When I go on an overnight camp/hike I enjoy the ‘camping’ more than the ‘hiking’. I always look forward to picking a site, setting up camp, and getting a fire going so I can relax. I hate pushing a hike up until dusk looking for a site. I prefer to choose a site well before dark so that I can get everything in order and work on what I call ‘camp-craft’. I always work on little projects once I’ve set up camp. Whether it’s building a tri-pod to hang a cook pot or carving a spear, I like a good camp-site project. I like to improvise when it comes to some camp tools as well – source from nature what I can when it makes sense. Not only does this give me something to do, but it also allows me to carry in less gear – which is always a plus.
One such little project is what I call the Trail Fork and it can be made in less than 1 minute.
I rarely eat Ramen Noodles at home but when it comes to a camping trip they are one of the first things I grab. They are cheap, easy to prepare and delicious. And, they are best eaten with a fork. To improvise a quick fork from nature, look to the trees. Typically, I look for Pine or Maple. Pine and Maple branches consistently grow in the fork-shaped pattern we are looking for and both trees are non-poisonous. In this post example, I am using White Pine. I prefer Pine because of the aroma and slight flavor in the finished fork. It adds a very natural element to any camp meal. Below are 2 branches with about 6-8 nice forks hidden in-side. Instead of Where’s Waldo, let’s play Where’s the Fork?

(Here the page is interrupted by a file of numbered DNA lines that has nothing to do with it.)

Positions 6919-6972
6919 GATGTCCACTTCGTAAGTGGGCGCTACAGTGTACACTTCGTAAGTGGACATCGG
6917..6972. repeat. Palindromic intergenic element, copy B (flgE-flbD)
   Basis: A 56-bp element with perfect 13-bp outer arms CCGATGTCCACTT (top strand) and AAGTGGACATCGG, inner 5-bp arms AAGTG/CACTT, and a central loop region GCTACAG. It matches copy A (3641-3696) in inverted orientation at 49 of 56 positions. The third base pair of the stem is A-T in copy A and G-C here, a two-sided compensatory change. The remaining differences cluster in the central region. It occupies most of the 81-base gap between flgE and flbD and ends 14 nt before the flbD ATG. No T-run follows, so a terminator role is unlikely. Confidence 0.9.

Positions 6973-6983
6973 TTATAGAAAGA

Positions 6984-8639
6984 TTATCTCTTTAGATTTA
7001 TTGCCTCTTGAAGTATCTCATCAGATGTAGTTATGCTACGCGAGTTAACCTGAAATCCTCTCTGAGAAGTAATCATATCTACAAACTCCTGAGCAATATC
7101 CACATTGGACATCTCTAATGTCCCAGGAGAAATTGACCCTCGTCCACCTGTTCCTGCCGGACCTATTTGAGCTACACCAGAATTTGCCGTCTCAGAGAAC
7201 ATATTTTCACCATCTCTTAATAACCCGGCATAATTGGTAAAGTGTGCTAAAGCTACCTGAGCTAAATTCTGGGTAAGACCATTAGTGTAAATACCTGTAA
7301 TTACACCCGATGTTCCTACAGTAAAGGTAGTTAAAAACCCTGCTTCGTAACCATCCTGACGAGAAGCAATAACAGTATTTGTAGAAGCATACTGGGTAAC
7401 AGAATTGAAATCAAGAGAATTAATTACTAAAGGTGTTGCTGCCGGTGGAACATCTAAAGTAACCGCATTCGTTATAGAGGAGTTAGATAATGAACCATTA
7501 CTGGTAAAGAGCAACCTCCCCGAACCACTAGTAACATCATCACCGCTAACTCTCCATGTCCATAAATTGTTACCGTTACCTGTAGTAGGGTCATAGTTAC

I know that you already see where I’m headed with this. You are looking for the areas where the branch splits off into 2-4 branches.
Often, you will find this useful arrangement multiple times on just one branch if you need forks for a group.
Just a few quick slices with your knife and the forks begin to take shape.
Cut at 45 degree angles so the ends are already nice and sharp.
You can use them ‘AS IS’ or spend another 15 seconds and trim off the outer bark.
These trail forks are prefect for Ramen Noodles and also work great for stirring small pots of soups and stews.
Next time you’re eating a meal at camp take a moment and give it a try. Do you have any camp-craft projects that are simple and easy to do? If so, share one with a comment below.
Remember, it’s not IF but WHEN,